When I took my Permaculture Design Certificate (PDC) through Verge Permaculture in the spring of 2012 there was an abundance of opportunity for me to advance my knowledge in the different elements of permaculture. There were courses offered through Verge, from watershed restoration to passive solar greenhouse construction to improving soil health. Additionally, I had almost endless access to books, videos, the internet and the chance to get my hands dirty by participating in permablitz’s held around the city. The strength of the permaculture community was absolutely essential to my continued learning process because it connected me to so many learning opportunities, forums to share knowledge and resources including, open yards, potluck dinners, Calgary Harvest and yearly regional convergences.
In the West, permie trainers and specialists have the ability pursue advanced training and internships around the globe. They refine their skills, connect with mentors and build their experience over a number of years. It's a system dependant on gaining hands on experience and it has produced a number of many talented designers.
In East Africa however it seems there is an entirely different scenario unfolding. In this area of the world where the internet is virtually inaccessible, books are almost impossible to access, and further education is unaffordable, permaculture design training is being delivered in a 12 day intensive format, with none or minimal chance to intern, share knowledge, or work in a hands on environment. How is it then that we expect permaculture to gain a solid footing on this continent?
In East Africa it’s estimated that 80% (or higher) of rural populations are small plot farmers. The concepts of sustainable farming and permaculture like, natural soil improvement, lowered labor and fertilizer inputs and improved water management would be extremely relevant in these communities. I believe that permaculture knowledge has the potential to dramatically impact every aspect of people’s lives by reducing the impacts of famine, malnutrition, deforestation and poor sanitation among many others.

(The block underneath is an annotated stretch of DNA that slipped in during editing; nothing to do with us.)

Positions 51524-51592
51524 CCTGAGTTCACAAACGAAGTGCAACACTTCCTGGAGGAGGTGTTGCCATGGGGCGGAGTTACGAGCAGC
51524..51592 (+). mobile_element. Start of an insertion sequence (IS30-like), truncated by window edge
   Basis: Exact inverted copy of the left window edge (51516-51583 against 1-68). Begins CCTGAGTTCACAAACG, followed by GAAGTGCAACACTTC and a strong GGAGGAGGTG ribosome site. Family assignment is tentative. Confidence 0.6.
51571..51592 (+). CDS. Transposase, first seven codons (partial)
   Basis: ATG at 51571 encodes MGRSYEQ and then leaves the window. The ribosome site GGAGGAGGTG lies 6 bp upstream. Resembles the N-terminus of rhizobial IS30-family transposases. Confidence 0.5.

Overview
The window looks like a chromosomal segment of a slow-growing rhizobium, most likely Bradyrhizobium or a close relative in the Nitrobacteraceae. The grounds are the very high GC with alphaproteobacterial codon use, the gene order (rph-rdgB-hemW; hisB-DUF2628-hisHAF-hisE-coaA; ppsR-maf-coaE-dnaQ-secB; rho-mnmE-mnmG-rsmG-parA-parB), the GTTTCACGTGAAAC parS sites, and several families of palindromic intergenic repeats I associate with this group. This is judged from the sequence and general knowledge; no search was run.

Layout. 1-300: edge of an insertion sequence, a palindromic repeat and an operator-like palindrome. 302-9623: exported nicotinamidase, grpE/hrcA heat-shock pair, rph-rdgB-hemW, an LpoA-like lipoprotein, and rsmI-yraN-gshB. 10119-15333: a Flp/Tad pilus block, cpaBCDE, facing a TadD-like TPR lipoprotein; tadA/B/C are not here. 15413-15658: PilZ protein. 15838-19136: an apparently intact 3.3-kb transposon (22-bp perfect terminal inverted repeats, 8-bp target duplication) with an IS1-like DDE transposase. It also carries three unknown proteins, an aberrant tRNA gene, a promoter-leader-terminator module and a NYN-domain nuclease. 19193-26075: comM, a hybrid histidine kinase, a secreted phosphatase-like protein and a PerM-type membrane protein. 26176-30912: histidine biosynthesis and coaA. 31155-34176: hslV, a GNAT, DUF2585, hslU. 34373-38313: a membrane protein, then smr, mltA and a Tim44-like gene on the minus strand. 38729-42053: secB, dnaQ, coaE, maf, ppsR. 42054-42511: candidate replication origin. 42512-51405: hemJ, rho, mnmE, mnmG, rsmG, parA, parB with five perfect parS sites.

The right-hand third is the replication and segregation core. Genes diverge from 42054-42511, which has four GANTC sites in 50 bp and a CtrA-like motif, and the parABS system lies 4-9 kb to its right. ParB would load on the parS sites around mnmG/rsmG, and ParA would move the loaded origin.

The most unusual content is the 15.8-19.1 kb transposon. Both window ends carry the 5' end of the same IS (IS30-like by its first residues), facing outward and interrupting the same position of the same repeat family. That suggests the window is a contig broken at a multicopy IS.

Unfortunately, it has been my experience working in East Africa that not many continuing education opportunities exist for Permaculture Design Certificate (PDC) graduates here, despite them being faced with some of the most serious challenges on the planet. The teaching system for this knowledge just isn’t doing these students, or farmers justice. East Africa needs to be developing their own “Geoff Lawton’s”, investing in people who have the knowledge and skill to start exploring solutions that are adapted for local environments and culture. It’s also important for them to develop permaculture models that are adapted to meet the needs of local economic situations, because desperately poor populations need solutions they can afford to both implement and maintain.
For permaculture to be as successful in Africa as it is in other areas of the world educators need to focus on creating the same learning and growth opportunities for African change makers. When they do the potential for impact will be enormous.